I’ll admit it right away, I see Rosalina as a fad character, in that as soon as she appeared she turned out to be popular, so now Nintendo puts her everywhere to cash in on her popularity. I am not a fan of how she shows up everywhere now, despite other secondary characters of the series having appeared long before her and still getting little to no recognition. Still, I can see why Rosalina is liked. A Queen with magical powers traveling across the universe, friend of cosmic entities, with a sad backstory and many, many secrets. I see the appeal of her character, though I still think Rosalina is getting too much focus. But hey, if you like her, good for you. I don't really hate her, either; after all, she has a spot on this list, doesn't she?

8. Toadsworth
Lucky old guy, he even got his
own Smash trophy!
Princess Peach’s steward who accompanies her just about everywhere she goes. So much so that some fans, like me, see him as a kind of father figure for the Princess, considering a King has never been mentioned in the games (there was one in the comics, but we’re better off not remembering that moron). Due to his old age (he’s sixty according to Paper Mario: The Thousand-Year Door), he doesn’t frequently join the roster of Mario spin-offs, playable only in the baseball titles and Yakuman DS, a Mahjong-themed Japan-exclusive game. Since Super Mario Galaxy, Toadsworth has slowed down on his in-game appearances. I guess the Princess getting kidnapped all the time has done a number on his nerves. The post-Sunshine RPGs do show him more neurotic than before…

9. Toadette
Don't let the pink fool you;
she's better than you think.
The Toads of the Mario universe are a strange species. Nobody knows if the mushroom on their heads is a hat or an actual part of their anatomy. Many of them are simply citizens, but a few have what it takes to be heroes, like Captain Toad. Toadette doesn’t appear that much outside of spin-off games, though she does have a few interesting roles. She’s said to be quite the musician, and her appearance in Mario Party DS has her music room invaded by a mean Hammer Brother. She’s a regular of the Mario Kart, baseball and Party games. She has a bit of an entrepreneur streak as well, opening a hotel in Dance Dance Revolution: Mario Mix. In that game, her hotel gets twisted into looking like a corkscrew, and Toad and Luigi use the power of dancing to restore it… yeah, it’s that kind of game. She’s also playable in Captain Toad: Treasure Tracker, and her role in Mario & Luigi: Paper Jam is pretty important too, so there’s at least a few attempts at making her more than just a generic female Toad.

7. Professor Elvin Gadd
His voice is also a bit creepy. He fits right in
with everything else in Luigi's Mansion.
AKA E. Gadd, the absent-minded professor who’s perfectly fine with sending hopeless green-clad brothers into perilous ghost houses for some good old-fashioned ghost-hunting with a vacuum. So long as he’s not the one to do it, he’s fine. He’s an inventor, but he’s not really a bumbling inventor; he just hates going on the field. Well, gotta give it to the guy, his creations work, and help Luigi quite a bit when the time comes to save Mario from, say, King Boo. Mostly King Boo. Almost only King Boo, in fact. He does make a few appearances here and there outside of the Luigi’s Mansion games, especially in the Mario & Luigi series where he owns Starbeans Café in the Beanbean Kingdom, and his past self is met in Partners in Time. He also appears in a few Mario Party installments, mostly to provide accessories. His creations are also mentioned in Mario Kart. Come to think of it, I mentioned all of this guy’s contributions to the franchise, but I haven’t said the truth about him… He’s a goddarned coward. I guess that’s meant to make him funny? Well, it works.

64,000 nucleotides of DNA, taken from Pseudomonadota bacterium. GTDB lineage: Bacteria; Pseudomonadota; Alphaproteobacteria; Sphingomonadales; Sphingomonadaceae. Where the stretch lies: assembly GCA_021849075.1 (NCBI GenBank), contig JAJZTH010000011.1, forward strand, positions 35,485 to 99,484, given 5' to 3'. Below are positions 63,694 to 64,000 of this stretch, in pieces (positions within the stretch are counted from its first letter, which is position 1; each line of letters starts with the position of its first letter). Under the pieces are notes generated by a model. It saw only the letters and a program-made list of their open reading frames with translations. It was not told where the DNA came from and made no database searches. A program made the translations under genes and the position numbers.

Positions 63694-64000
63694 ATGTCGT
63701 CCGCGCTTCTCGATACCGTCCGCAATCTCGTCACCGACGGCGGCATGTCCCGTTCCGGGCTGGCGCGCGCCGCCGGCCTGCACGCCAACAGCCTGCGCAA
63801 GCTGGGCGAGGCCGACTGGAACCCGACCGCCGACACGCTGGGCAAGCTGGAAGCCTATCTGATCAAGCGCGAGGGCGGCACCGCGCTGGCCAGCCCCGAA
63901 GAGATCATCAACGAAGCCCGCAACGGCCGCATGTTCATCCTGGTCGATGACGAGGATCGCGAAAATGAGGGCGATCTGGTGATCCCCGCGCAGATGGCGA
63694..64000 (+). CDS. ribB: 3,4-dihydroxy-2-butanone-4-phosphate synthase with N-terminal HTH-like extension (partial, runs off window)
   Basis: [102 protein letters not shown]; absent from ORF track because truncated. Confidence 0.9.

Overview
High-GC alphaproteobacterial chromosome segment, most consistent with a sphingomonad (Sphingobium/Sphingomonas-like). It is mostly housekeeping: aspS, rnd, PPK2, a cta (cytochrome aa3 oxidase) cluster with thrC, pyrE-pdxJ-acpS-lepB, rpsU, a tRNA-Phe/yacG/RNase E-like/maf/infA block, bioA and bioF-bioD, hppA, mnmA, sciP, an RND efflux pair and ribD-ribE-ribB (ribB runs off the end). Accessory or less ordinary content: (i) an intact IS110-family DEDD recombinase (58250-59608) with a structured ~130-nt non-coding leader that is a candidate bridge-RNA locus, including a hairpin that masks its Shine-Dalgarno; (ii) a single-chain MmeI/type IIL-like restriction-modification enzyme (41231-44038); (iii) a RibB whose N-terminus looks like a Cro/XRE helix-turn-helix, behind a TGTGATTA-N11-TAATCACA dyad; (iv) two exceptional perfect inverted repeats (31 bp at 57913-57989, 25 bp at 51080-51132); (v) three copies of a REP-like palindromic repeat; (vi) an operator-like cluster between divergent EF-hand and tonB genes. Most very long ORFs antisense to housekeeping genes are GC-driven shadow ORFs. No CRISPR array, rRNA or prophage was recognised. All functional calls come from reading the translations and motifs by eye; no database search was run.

6. Kamek and Kammy Koopa
The brains behind...
...Bowser's brawn?
I’m putting them together because, aside from a few differences, they’re pretty much the same character: A Magikoopa serving as Bowser’s right-hand magician, providing helpful spells geared towards improving Your Gruntiness in order to defeat Mario. Kamek is an odd case as he is closer to the Yoshi series (considered the true villain of the Yoshi's Island spin-off series), where he would be Baby Bowser’s caretaker and cast spells to make enemies gigantic, culminating in a final boss fight against a Kaiju-esque Baby Bowser. Even to this day, Kamek likes to provide help against the heroes. Kammy is the Paper Mario version, where her many tricks first allow Bowser to gain the Star Rod, effectively making him invincible, and later provides him with a flying arena that enhances all his stats. She’s such a danger that she needs to be taken down as well! Her role in The Thousand Year Door is smaller, but she’s still Bowser’s magician.

5. King Boo
I can't help but like this picture. Way to make a
Mario character look threatening.
Oh yeah, the villain most commonly associated with Luigi’s Mansion appears shortly after the ally most commonly associated with Luigi’s Mansion! Of course! King Boo is notable as one of the few villains in the Mario series who has managed to capture Mario, of all people. Guess Bowser just needed a bit more stealth. And hey, King Boo is a ghost, stealth isn’t difficult for him. In general, whereas Bowser is presented as a powerful opponent who unleashes grand attacks, King Boo is shown to be more of the underhanded kind, trapping heroes and making sure they stay trapped. Not only did it happen to Mario – twice – but he also trapped Luigi at least once, in Super Mario 64 DS. I could also describe his many spin-off appearances, but I feel it’s much more important to say why I love this character: In Luigi’s Mansion Dark Moon, King Boo reveals itself to be, hands-down, one of the most terrifying monsters in the Mario universe, period. Its determination in taking down Luigi once and for all might be even greater than Bowser’s desire to defeat Mario. No trace of comedy in this character anymore. It’s dead serious. Well, it was already pretty damn dead, but you get the point. It’s also implied to have gone batshit insane by that point, which makes it even more threatening. Oh, and let’s not forget that it also exhibited reality warping abilities!!!